The idea for this proposed project has emerged naturally from our research over the last few years, which has focused in various ways on the impact of globalization phenomena on linguistic practices, with particular reference to Hispanic and German speech communities respectively (e.g. Mar-Molinero & Stevenson 2006, Mar-Molinero & Stewart 2006, Stevenson & Carl forthcoming). Specifically, we will respond to the call to explore the emerging field of the 'sociolinguistics of globalization', articulated in a special issue of the "Journal of Sociolinguistics" edited by Nik Coupland in 2003, by critically reviewing the scope and development of this field to date and offering our own perspective on what we see as the central questions. In the same journal issue, Jan Blommaert argues that 'a sociolinguistics of globalization will need to explain the various forms of interconnectedness between levels and scales of sociolinguistic phenomena'. We take this statement as a key organising principle of our study and will therefore ask how we can locate and account for the connections between the ideologies of power and influence underlying both national and transnational policies and the individual and collective practices of language users. Contributions to the growing literature on language and globalization typically relate to one of two largely distinct orientations: those works that discuss worldwide language spread and the phenomenon of 'global' languages on the one hand (e.g. "Brutt-Griffler" 2002 and "Crystal" 1997), and the impact at local levels of specific globalization phenomena on the other (e.g. "Block" 2006 and "Heller" 2003). Our book will demonstrate the necessary connection between these two strands but will focus particularly on the latter, identifying and problematising the range of processes affecting contemporary linguistic repertoires and practices. The book will adopt a thematic rather than a geographical approach. It will not be a comprehensive account of 'language around the globe', but rather an analysis of 'linguistic aspects and consequences of globalization', focusing on key issues and representative examples, many of which will be from our own spheres of knowledge and recent and current research (e.g. the global spread of Spanish, especially in the US; the position of German in the centre of Europe). While reference to the role of English is inevitable, we will aim to show how the effects of globalization extend far beyond that.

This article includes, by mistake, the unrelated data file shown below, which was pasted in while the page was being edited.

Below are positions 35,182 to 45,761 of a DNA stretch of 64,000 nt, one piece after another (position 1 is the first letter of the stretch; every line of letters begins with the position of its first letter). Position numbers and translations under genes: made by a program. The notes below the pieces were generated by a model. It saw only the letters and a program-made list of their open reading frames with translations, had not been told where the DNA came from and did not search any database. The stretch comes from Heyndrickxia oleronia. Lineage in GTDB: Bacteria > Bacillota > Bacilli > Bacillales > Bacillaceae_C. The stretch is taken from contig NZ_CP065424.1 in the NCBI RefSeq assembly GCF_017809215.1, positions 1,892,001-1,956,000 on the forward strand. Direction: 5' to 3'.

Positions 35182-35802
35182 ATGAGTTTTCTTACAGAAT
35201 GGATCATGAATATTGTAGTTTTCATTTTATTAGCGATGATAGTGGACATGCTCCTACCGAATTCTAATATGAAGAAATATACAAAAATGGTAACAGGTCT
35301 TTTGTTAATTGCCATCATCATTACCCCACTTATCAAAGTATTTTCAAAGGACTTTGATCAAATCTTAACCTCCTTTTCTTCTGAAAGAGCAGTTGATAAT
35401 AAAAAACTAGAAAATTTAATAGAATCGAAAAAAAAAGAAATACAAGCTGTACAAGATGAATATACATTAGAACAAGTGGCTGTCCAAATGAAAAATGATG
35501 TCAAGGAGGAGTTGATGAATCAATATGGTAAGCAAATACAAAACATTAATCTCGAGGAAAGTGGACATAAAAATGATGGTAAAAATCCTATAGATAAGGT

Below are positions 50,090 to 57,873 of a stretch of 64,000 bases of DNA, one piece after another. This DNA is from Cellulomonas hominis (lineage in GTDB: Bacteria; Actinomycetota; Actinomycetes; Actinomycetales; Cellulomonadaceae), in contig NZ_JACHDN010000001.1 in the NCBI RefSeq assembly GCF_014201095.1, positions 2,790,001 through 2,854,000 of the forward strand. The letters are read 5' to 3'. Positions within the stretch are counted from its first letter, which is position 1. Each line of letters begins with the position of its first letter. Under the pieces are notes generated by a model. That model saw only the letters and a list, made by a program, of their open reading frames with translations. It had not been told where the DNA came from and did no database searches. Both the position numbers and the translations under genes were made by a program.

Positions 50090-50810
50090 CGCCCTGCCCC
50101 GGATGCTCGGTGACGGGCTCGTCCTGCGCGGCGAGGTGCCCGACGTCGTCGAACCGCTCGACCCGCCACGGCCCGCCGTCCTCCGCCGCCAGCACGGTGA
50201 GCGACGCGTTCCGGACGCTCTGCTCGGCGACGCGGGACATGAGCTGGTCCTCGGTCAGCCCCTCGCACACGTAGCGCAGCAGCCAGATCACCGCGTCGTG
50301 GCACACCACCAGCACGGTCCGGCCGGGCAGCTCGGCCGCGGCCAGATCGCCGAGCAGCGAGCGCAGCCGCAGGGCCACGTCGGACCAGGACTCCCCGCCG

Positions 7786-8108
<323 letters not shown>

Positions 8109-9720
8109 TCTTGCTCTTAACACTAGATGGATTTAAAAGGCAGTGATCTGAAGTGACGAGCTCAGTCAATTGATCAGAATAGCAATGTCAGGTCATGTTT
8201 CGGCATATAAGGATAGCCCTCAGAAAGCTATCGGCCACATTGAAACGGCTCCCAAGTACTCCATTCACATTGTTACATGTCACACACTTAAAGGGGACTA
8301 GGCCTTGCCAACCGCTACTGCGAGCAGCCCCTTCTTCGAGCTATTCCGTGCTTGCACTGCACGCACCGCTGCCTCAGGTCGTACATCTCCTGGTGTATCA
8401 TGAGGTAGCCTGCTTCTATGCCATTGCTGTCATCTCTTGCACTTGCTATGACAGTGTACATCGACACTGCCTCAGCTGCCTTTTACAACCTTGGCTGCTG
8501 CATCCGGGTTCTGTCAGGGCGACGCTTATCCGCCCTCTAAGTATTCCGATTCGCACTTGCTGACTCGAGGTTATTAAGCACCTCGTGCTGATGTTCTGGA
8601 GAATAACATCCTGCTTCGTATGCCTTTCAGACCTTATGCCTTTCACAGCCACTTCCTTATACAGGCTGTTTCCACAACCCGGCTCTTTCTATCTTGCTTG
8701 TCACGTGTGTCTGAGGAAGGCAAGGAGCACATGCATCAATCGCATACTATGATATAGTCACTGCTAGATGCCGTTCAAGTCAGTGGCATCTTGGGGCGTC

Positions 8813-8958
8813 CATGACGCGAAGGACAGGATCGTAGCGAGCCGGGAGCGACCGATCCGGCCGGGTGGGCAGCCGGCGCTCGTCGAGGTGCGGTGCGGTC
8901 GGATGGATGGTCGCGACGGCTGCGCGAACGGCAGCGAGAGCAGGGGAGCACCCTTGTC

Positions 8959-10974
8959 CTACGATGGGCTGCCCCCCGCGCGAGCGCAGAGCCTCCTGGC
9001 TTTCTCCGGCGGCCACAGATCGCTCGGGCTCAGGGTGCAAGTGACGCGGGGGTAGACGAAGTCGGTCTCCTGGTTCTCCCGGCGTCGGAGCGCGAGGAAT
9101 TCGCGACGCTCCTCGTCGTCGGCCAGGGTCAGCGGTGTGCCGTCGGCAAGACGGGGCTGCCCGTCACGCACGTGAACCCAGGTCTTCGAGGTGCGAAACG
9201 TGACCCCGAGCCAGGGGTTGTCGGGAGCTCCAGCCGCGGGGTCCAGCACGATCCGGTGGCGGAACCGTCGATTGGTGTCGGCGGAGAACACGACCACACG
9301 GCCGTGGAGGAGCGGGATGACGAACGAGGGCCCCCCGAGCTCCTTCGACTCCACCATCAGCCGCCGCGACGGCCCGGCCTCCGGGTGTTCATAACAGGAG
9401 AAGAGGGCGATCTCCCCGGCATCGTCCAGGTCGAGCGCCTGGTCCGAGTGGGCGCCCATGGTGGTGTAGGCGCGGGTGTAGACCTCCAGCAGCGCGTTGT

Publisher: John Wiley and Sons Ltd
Number of pages: 232
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